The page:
2. Use a small glass Pasteur pipette with a latex bulb to fill a 35 mm Petri dish with melted agar, and drag the forceps across through the agar to test its consistency.
    3. When you can begin to see the agar solidify:
      1. Transfer the retina to the top of the agar.
      2. Use a twisted piece of Kimwipe to absorb the excess solution around the retina.
      3. Place 2-3 drops of Agar directly onto the retina and quickly place a plastic cylinder over the retina to form a wall around it. Then drip additional melted agar down the sides of the plastic cylinder while centering the retina within the agar.
      4. Transfer the Petri dish to an ice water bath to cool.
    4. After ~ 45 seconds remove the tissue from the ice water bath and use a plunger to extrude the agar block out of the plastic cylinder, pushing from the side farthest from the retina.
    5. Use the one-sided razor blade to cut out a small block of agar containing the retina and superglue the block into place against the agar backstop on the specimen disc.
    6. Transfer the specimen disc to the vibrating microtome tray and pour ice cold Ames HEPES into the tray allowing the block with retina to be fully submersed.
    7. Retinal slices with a thickness of ~ 200 μm can be cut at the maximum blade vibrating rate and a forward blade speed set such that it takes 4 to 5 seconds to cut through the retina on each slice.
    8. Use a No. 11 scalpel blade to remove each usable slice one at a time
    9. Good slices containing retina are placed into recording chambers and are weighted down with slice anchors with nylon threads crossing them. The nylon threads hold down the agar surrounding the retina, leaving the retina unobstructed for recordings.
    10. Transfer the recording chamber to the stage of the upright microscope, close the curtain and turn on the infrared light source to view the slice on an infrared-sensitive camera.

    6. Recording

    1. Once a good retinal slice (with intact photoreceptors and the appropriate cutting angle) is identified begin perfusing the retina at a rate greater than 5 mL/min with heated Ames' media that is heated to 35 37°C and equilibrated with 5% CO2/95% O2.
    2. Some surface damage may be apparent due to the slicing process. This usually thin layer of cells can be removed using a pipette with a broken tip, and gently sucking away the dead cell bodies. This will typically reveal live cells underneath. Identify a healthy cell body whose position is located in the strata of interest.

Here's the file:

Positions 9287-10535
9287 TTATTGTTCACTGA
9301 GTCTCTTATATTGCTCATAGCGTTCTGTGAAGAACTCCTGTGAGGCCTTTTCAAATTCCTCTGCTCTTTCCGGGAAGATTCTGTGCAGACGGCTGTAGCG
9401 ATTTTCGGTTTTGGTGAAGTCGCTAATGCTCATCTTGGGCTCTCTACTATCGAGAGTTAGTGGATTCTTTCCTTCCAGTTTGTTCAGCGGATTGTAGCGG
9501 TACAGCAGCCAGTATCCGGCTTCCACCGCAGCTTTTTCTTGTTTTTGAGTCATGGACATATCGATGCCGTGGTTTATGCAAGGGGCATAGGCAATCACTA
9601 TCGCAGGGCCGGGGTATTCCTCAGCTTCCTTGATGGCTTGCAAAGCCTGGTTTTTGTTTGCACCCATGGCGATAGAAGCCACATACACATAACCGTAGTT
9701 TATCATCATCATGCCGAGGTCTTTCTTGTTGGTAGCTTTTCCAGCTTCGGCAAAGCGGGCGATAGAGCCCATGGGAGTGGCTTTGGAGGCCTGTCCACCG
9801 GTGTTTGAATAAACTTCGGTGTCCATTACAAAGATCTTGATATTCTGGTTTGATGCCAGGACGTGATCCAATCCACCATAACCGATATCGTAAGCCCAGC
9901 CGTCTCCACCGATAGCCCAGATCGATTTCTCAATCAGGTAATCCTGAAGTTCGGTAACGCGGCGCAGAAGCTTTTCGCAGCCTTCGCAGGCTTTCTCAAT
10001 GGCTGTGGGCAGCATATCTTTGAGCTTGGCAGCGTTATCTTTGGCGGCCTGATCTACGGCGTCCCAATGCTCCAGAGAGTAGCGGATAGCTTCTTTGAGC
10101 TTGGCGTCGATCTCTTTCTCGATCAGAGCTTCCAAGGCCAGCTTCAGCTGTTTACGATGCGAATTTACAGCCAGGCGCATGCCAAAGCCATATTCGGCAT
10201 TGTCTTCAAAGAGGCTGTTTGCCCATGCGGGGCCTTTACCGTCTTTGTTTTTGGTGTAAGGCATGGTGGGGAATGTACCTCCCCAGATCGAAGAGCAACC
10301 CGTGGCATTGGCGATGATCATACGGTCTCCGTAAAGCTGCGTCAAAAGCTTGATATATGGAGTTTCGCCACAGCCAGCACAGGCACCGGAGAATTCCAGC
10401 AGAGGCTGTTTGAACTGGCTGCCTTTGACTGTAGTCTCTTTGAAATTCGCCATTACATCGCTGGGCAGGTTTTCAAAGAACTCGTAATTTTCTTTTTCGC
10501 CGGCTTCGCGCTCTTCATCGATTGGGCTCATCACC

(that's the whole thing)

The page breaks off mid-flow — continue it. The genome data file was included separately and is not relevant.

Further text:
3. Fill a micropipette with the KAsp internal solution and apply positive (outward) pressure through the tip of the pipette, and lower the tip of the pipette into the recording chamber and down to the level of the cell using a micromanipulator.
    4. Move the pipette tip such that it dimples the cell membrane, and apply gentle negative (inward) pressure to make a high resistance seal. Whole-cell mode can be achieved by applying negative pressure to the electrode to break into the cell.
    5. Stimulating the retinal tissue using LEDs can then evoke responses to light.
    6. Photograph the cell from which the recording was made by evoking fluorescence from the fluorophore in the pipette internal solution.

    7. Representative Results

    Figure 1
    Figure 1. Here, light-evoked potentials of a dark-adapted retinal neuron to flashes of light of increasing strength are shown.

    Figure 2
    Figure 2. Fluorescence picture from a retinal slice where cells have been filled with the fluorophore, Lucifer Yellow. Evoked fluorescence shows the morphology of cells from which patch recordings were made.

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    Discussion

    Slice recording from vertebrate retinas have been made for decades1,2, and have been quite successful in providing a deeper understanding of how the retinal circuitry encodes incident light. The advantages of cutting with a vibrating microtome rather than directly with a razor blade is that the retinal slices incur less damage at the surface. With a suction pipette it is easy to remove this damage and target healthy cells just below the surface that retain their connectivity in the retinal circuit, where most of the cell types have been identified5,6, and that display robust responses to light. Thus patch clamp recordings from dark-adapted retinal slices can allow an investigator to determine the roles played by identified cell classes in neural computations.

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    Disclosures

    No conflicts of interest declared.

    Acknowledgements

    This work was supported by NIH Grant EY17606 (APS).

    Materials

    Name Company Catalog Number Comments
    Micropipette Puller Sutter Instrument Co. P-97
    Borosilicate glass Sutter Instrument Co. B120-69-10
    Polyethylene tubing Intramedic PE205
    Agar Sigma-Aldrich A7002
    Low gelling temp agarose Sigma-Aldrich A0701
    Ames’ Medium Sigma-Aldrich A1420
    Penicillin-Streptomycin Sigma-Aldrich P0781

    References

    1. Weblin, F. Transmission along and between rods in the tiger salamander retina. J Physiol 280, 449-470 (1978).
    2. Wu, S.M. Synaptic connections among retina neurons in living slices. J Neurosci Methods 20, 139-149 (1987).
    3. Rieke, F. Temporal contrast adaptation in salamander bipolar cell. J Neurosci 21, 9445-9454 (2001).
    4. Armstrong-Gold, C., & Rieke, F. Bandpass filtering at the rod to second-order cell synapse in salamander (Ambystoma tigrinum) retina. J Neurosci 23, 3796-3806 (2003).
    5. Masland, R.H. The fundamental plan of the retina. Nat Neurosci 4, 877-886 (2001).
    6. Wassle, H. Parallel processing in the mammalian retina. Nat Rev Neurosci 5, 747-757 (2004).

    Comments

    1 Comment

    Hello,

    I was wondering where you acquired your light-tight perfusion box?

    Thank you
    Reply

    Posted by: Adele T.October 31, 2012, 3:33 PM